“Why do we wear a poppy today?”
The lady smiled in her wistful way,
And Answered, “This is Remembrance Day, and the poppy there is the symbol for the gallant ones who died in war,
And, because they did, you and I are free,
That’s why we wear a poppy, you see.”
I remember reciting this poem “Why Do We Wear a Poppy” as part of a Remembrance Day Ceremony when I was in school.
My commute to school takes me past the temporary monument set up along Memorial Drive with over 3000 markers symbolizing each resident of Calgary who died protecting our country as a member of the Canadian Armed Forces. It is a stunning visual reminder that causes me to reflect on the poem’s message. Perhaps it was the fact that it was a young boy asking the question of the older woman that helped me relate to the situation. We all have memories of Remembrance Day and what it means to us, whether it is a grandparent who served in the war or most recently, speaking with a refugee family from Syria who are so grateful to be living in Canada.
November is a time for us to reflect on the importance of citizenship in our community both locally and globally. The Calgary Board of Education Citizenship Results Policy states that each student will be a responsible citizen and students will participate in developing and maintaining our Canadian civil democratic society and understand the rights and responsibilities of citizenship in local, national and international contexts. Our students and staff have worked towards this Citizenship Result with our Terry Fox Run in September that raised over $945.00 for cancer research. As a community, our next effort will be to support Connaught School with a Grocery Card Fundraiser. More information about this initiative will be coming out shortly.
Because of our pandemic safety measures, our Remembrance Day Ceremony will be done virtually in the classrooms on Tuesday, November 10 at 10:00 a.m. All students presently members of the Girl Guides, Scouts or Cadets are invited to wear their uniforms for the day. All Earl Grey students will receive a poppy to wear and if families wish, they may make a donation online to the Poppy Fund at: https://legion.ca/home .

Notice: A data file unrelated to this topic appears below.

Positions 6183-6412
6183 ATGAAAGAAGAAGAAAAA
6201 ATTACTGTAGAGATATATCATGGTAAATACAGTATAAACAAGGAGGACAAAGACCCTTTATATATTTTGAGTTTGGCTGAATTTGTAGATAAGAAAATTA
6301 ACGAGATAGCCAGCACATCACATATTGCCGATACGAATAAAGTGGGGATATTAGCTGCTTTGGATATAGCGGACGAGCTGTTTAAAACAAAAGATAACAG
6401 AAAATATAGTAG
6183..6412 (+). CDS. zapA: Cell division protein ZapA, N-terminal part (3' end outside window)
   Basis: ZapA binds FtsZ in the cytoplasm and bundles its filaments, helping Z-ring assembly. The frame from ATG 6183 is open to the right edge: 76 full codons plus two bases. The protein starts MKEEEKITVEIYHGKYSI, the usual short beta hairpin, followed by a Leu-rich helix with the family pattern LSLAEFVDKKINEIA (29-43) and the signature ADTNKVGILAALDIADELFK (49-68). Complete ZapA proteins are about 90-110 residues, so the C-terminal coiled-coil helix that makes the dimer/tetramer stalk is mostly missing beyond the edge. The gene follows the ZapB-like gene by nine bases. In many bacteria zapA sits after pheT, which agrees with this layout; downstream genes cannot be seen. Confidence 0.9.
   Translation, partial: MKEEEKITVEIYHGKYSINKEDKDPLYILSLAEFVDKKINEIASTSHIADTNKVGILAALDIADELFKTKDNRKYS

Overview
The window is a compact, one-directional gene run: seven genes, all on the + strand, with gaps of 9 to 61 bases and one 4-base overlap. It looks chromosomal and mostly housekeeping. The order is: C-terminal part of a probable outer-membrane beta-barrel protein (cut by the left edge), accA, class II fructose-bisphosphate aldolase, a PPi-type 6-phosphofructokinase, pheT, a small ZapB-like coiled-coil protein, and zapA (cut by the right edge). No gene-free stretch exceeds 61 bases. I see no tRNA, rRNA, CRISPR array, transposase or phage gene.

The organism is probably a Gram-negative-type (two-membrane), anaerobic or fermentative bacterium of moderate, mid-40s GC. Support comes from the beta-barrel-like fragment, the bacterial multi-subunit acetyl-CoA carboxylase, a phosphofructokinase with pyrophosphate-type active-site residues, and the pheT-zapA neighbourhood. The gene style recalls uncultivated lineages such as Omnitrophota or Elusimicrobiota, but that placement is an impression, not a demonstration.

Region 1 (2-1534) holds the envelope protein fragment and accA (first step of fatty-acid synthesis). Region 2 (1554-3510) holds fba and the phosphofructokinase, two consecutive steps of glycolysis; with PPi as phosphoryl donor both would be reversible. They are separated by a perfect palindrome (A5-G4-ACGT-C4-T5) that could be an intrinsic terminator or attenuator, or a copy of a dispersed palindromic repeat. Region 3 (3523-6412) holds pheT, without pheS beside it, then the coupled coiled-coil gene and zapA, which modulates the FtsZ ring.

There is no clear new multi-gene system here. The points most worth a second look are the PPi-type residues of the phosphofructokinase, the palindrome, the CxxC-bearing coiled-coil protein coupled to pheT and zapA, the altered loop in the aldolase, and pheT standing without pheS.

Matthew Lowe, Principal
Hello Earl Grey Families,
“Gratitude unlocks the fullness of life; it turns what we have into enough and more. It turns a meal into a feast, a house into a home, a stranger into a friend. Gratitude makes sense of the past, brings peace for today and creates vision for tomorrow.” Author: Melody Beattie
Being grateful has many of the similarities to the concept of resiliency:
Over the past twenty years as an educator, the stories that have fascinated me the most were about students who overcame tremendous odds to become successful in life. The reality that some students who experience family conflict, problems with friendships, bullying, and learning concerns manage to thrive; while others encounter great difficulty has fascinated researchers for some time. The ability for children to succeed in spite of challenges is called resiliency. Researchers have found the following five areas in a child’s life can make the difference whether they are resilient children or continually struggle:
- Autonomy - Students who are able to see that they have the power to learn and make age appropriate decisions about their lives tend to fair better than those who don’t.
- Sense of Purpose – Students who have goals and see the positive side of life where the glass is half full, not half empty tend to be more successful than those who have lost a sense of hope.
- Social Competence – Students who develop skills associated with cooperative learning and friendships tend to be more resilient than those who lack these skills.
- Problem Solving – Students who learn to think before acting are more likely to develop resiliency.
- Achievement Motivation – Students who don’t give up, but keep on trying no matter what, are in good shape to face the challenges that life will bring their way.
Morrison, G., Allen, R. (2005). Promoting Student Resilience. Theory Into Practise, 46(2), 162-169.
This pandemic has shown us how resilient our students are. Children have been coming to school ready to learn each and every day. Students follow our established safety guidelines without complaint. Even though classrooms look and function differently and many of our special events and extra curricular activities need to be curtailed, children are excited to be at school. The children are demonstrating gratitude, the staff feels this gratitude and all of us are very grateful to our families and community for your continued support.